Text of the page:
Chances are you grew up needing to sit still and listen to someone in your extended family – an aunt, a great-uncle or “cousin” whose genetic connection no one could ever satisfactorily explain – who was furthermore rumored to be a riveting storyteller. Chances are they weren’t. At least not by the time you came around. With much of my family history deriving from the South, it was not extraordinary for such meetings to progress from questions about what university I was planning on attending to ecstatic recitations of John Brown’s Body. This often took a very long time, or so it seemed when I was eight.
At least some of this windiness was almost certainly attributable to age – a great many of my kinfolk seemed old enough to have personally survived the kerfuffle at Harper’s Ferry – yet the more I try to attend to my not-yet-apparently-doddering contemporaries today, the more I see how a reputation for storytelling can be a dangerous and indiscriminate thing. Never before in history have so many people led such fascinating lives, and counted so many witnesses among their following, even as they do not need to witness that following back. The eye-rolls. The million-mile stares. Lord, can you even imagine what insufferable gasbags we’re all going to be when we’re eighty and the grandchildren are visiting and there’s an empty seat beside us on the porch?
“In 1916, when I was eight years old, there were almost no electric lights, cars or telephones – and definitely no TV,” begins the thrilling and reflective When Everybody Wore a Hat, alongside an old photo of a boy climbing a tree in the Bronx. No TV? You probably think you’ve heard this story before. But that boy in the tree would turn out to become the incomparable William Steig, who never forgot what it was to be a child, and probably grew up needing to sit still on a few of those front porches himself.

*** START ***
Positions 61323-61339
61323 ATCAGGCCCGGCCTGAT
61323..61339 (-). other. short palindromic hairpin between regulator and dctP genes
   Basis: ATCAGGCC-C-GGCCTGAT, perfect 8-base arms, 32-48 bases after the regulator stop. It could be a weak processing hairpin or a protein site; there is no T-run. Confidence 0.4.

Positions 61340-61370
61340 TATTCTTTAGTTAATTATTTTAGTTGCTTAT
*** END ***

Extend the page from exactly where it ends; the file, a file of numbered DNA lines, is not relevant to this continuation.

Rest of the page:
This book is quite short – indeed it will probably take me longer to write about it here – though it somehow manages to deploy nearly a century’s worth of wisdom in 32 pages, and never, ever talk down. The elderly gentleman pictured in a matching photograph at the end is no longer the technician you likely remember from Solomon the Rusty Nail, Amos & Boris and a dozen or so others among the greatest works of twentieth century children’s literature, and yet there is something in even the roughest of sketches here which shouts of his affection for these characters, all of them now probably deceased, if unlikely to fade from the page:
Mom and Pop quarreling in four languages, then doing battle with the radiator – “We all lived in a small apartment. It was impossible to be alone.”
Pop, with his eyes closed, listening to Caruso.
Mom’s best friend, with fruit on her head – “There was no such thing as a hatless human being.”
Marian Mack, the prettiest girl on the block, playing hopscotch - “Back then, boys never played with girls.”
Esther Haberman with the big mouth, Barney the spherical butcher, Prince, the janitor’s dog with bandages on his face….
Well, anyway. I won’t keep you. All of these picture books which accompany me to coffee shops and soccer practices and subway rides – most of the time I don’t even want to talk about it when somebody makes a crack about my reading habits, yet there are moments, very rarely, when I am tempted to make a case, and try and even push it on them, fidgeting as they usually are at this point, and hunting around in their pockets, or spotting a friend out of the corner of their glazing-over eyes.
“Here. No, look,” I start to say, leaning across a table, a sideline, an empty seat, and thumbing to this page about childhood dreams – the ones we act on, and the ones we only tell – which is suddenly the most important thing I’ve ever read, though I know it before I’ve finished, that you probably should not skip this way to the end:
“In 1916, when everybody wore a hat, I was eight years old. When I grew up, I wanted to be an artist or a seaman.
“And this is a picture of me today, without a hat.
“I did become an artist, but not a seaman.”